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Profile: Ghairat Baheer

Ghairat Baheer was a participant or observer in the following events:

A group of militants thought to be linked to Afghan warlord Gulbuddin Hekmatyar and his Hezb-e-Islami organisation are captured in Pakistan. One man arrested is Gul Rahman, who will later freeze to death at a CIA-controlled prison in Afghanistan (see November 20, 2002). Another is Ghairat Baheer, a doctor and Hekmatyar’s son-in-law. Hekmatyar was a CIA ally during the Soviet-Afghan war (see (1986)), but is now linked to al-Qaeda. According to Baheer, Rahman had driven from Peshawar, Pakistan, in the northwest frontier to Islamabad for a medical checkup. He is staying with Baheer, an old friend, when US agents and Pakistani security forces storm the house and take both men, two guards, and a cook into custody. (Goldman and Gannon 3/28/2010)

Two detainees, Gul Rahman and Ghairat Baheer, are transferred from Pakistan to the CIA-controlled Salt Pit black site in Afghanistan. Baheer will say that he was separated from Rahman about a week after they were captured (see October 29, 2002) and they were both moved to the prison, so presumably they are transferred there together. (Goldman and Gannon 3/28/2010) Rahman will later die at the prison (see November 20, 2002).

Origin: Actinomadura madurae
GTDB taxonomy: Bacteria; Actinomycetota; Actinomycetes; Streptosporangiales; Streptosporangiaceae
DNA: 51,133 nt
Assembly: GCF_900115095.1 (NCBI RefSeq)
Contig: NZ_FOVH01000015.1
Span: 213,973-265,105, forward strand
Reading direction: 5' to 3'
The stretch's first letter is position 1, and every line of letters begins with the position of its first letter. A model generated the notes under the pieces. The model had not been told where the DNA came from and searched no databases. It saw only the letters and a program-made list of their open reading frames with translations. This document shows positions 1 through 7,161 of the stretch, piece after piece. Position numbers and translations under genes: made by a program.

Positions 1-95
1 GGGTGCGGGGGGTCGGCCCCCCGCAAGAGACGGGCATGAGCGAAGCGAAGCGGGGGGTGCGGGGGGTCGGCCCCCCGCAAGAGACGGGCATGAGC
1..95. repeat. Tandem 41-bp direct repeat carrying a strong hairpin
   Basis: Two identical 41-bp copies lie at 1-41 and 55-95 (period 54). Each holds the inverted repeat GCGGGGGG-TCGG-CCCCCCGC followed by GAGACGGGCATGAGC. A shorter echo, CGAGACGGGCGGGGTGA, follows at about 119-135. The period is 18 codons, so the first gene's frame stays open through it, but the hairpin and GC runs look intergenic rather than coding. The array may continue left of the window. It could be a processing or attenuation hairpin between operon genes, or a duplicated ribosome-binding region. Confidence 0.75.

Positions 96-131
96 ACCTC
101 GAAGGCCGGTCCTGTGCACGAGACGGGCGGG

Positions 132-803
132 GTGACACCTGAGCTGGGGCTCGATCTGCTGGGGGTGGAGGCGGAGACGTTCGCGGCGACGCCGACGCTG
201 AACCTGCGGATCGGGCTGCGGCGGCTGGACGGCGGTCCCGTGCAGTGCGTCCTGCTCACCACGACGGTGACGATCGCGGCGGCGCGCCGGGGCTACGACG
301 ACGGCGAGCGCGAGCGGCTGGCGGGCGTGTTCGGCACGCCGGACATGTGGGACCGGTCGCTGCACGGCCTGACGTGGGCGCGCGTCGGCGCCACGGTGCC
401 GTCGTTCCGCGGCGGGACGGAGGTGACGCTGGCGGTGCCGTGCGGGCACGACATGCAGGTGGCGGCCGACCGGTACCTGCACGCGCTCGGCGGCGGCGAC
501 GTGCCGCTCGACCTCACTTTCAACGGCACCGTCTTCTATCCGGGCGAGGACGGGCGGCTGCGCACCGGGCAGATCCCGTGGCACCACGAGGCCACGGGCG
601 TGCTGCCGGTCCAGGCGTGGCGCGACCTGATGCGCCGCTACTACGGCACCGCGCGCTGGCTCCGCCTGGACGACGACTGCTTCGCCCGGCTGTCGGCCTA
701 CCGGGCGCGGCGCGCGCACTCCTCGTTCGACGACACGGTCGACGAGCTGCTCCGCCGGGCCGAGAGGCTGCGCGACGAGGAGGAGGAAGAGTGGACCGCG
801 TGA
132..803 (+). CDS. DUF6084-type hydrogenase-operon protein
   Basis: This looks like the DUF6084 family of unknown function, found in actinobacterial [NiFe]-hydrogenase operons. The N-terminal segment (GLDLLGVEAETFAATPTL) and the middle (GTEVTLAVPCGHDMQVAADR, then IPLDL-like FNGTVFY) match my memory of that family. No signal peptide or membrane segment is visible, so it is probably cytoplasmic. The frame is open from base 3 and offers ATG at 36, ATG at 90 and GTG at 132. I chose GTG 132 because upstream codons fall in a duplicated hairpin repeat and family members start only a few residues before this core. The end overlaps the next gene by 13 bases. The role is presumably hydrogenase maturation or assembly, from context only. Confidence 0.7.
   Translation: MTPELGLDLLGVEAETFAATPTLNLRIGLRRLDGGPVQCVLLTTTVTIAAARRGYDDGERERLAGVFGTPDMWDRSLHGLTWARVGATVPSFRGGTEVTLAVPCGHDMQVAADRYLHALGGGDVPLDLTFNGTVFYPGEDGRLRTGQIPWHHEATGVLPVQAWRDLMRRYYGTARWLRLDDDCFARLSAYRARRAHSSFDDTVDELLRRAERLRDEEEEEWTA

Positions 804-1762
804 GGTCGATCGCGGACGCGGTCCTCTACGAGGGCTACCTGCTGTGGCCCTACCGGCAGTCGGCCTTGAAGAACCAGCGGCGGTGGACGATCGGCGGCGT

Secret negotiations backed by the British government are under way to bring warlord Gulbuddin Hekmatyar back into Afghanistan’s political process, according to Al Jazeera. The talks between Taliban-linked mediators, Western officials, and the Afghan government are believed to involve a proposal for the return to Afghanistan of Hekmatyar, granting him immunity from prosecution there. Hekmatyar would first be offered asylum in Saudi Arabia under the proposal. The meetings recall earlier Afghan negotiations involving Hekmatyar and a Saudi role (see Between September 24 and 27, 2008). Ghairat Baheer, a Hektmatyar son-in-law released from the US prison at Bagram airbase in Afghanistan in May last year after six years in custody, is reported to be involved in the negotiations. Baheer, an ambassador to Pakistan in the 1990s, was given a visa to travel to London by British authorities last month. Humayun Jarir, a Kabul-based politician and another son-in-law of Hekmatyar, is also said to have been involved. This is consistent with a report published late last year of Hekmatyar family members being engaged in negotiations with the Afghan government in coordination with Britain (see November 13, 2008). James Bays, Al Jazeera’s correspondent in Kabul, adds that the plan is to widen these talks and bring in elements of the Taliban. (Sengupta 10/8/2008; Al Jazeera 2/27/2009)


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